COVID-19 has had a profound effect on people. The world is approaching one million recorded deaths from the disease. And, some of those who recovered from the initial virus effects continue to suffer long-term symptoms that are yet to be fully understood.
Once the knock-on effects of the disease factor in — for example, overwhelmed critical care units prolonging treatment times for people with other serious illnesses — then it is clear that the pandemic has had a devastating effect on people’s health around the world.
However, as well as people’s physical health, it is also becoming clear that the pandemic is significantly affecting their mental health.
Early in the pandemic, there were anecdotal reports that people’s mental health was worsening, including those with pre-existing mental health issues and those whose mental health was normally well. As time has gone on, more research has started to corroborate these reports.
In the present study, the researchers wanted to explore an alternative way of determining the pandemic’s effects on mental health: analyzing Google search requests.
Google Trends allows anyone to see the search terms that people use for various populations, globally and locally. As Dr. Michael Hoerger, Assistant Professor of Psychology and Psychiatry at Tulane University Cancer Center, New Orleans, and his co-authors note:
“Although by no means a ‘window into the soul,’ people’s search terms reflect relatively uncensored desires for information and thus lack many of the biases of traditional self-report surveys.”
Previous health science research has made use of Google Trends data in studies, and the present study’s investigators wanted to see how effective it could be in the context of mental health in the current pandemic.
To do this, they accessed weekly U.S. search terms from April 21, 2019 to April 21, 2020.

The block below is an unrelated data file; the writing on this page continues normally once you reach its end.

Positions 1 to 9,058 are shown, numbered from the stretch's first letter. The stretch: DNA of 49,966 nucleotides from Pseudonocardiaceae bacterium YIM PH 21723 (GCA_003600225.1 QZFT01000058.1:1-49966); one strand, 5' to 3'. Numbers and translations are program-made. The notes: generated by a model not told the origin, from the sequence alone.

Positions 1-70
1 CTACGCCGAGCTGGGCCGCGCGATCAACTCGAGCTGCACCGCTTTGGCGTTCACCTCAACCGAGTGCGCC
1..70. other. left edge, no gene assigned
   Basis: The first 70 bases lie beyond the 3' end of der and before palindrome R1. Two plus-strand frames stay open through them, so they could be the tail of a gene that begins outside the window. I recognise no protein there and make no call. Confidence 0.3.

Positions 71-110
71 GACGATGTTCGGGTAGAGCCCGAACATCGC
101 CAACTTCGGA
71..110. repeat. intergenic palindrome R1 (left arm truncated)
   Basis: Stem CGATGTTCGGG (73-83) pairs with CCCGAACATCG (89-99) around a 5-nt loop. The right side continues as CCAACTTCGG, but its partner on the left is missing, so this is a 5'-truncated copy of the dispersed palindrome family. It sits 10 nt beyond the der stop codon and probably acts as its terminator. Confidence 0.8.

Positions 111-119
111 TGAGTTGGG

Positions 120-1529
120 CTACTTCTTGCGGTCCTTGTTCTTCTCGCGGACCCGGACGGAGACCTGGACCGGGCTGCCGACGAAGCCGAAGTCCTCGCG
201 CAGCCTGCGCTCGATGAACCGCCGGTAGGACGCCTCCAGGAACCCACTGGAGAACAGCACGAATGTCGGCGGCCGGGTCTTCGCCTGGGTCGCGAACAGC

By comparing the pre- and post-pandemic search terms, the researchers were able to identify four relevant themes.
Firstly, following the announcement of the pandemic, search terms related to ‘worry’ increased significantly. These terms included ‘worry,’ ‘worry health,’ ‘panic,’ and ‘hysteria.’
Secondly, people shifted to searching for anxiety symptoms, which spiked after the initial flurry of worry-related search terms.
Thirdly, the researchers did not see a significant increase in other mental health search terms, such as depression, loneliness, suicidal ideation, or substance abuse.
Rather than interpreting this to suggest that these issues did not increase, the authors speculate that people’s searches relating to these issues may occur later, or that they may be better at utilizing self-care techniques concerning these.
Finally, the researchers noticed that not only did people understandably search for more online therapy rather than face-to-face therapy, they also searched for therapy techniques for dealing with anxiety symptoms.
Users did so with search terms such as ‘deep breathing’ and ‘body scan meditation.’
For Dr. Hoerger, “[o]ur analyses from shortly after the pandemic declaration are the tip of the iceberg.”
“Over time, we should begin to see a greater decline in societal mental health. This will likely include more depression, PTSD, community violence, suicide, and complex bereavement. For each person that dies of COVID, approximately nine close family members are affected, and people will carry that grief for a long time.”
– Dr. Michael Hoerger
The researchers suggest that by continuing to track Google Trends data, public health bodies may be able to better identify people’s mental health needs promptly, reducing the pandemic’s psychological effects.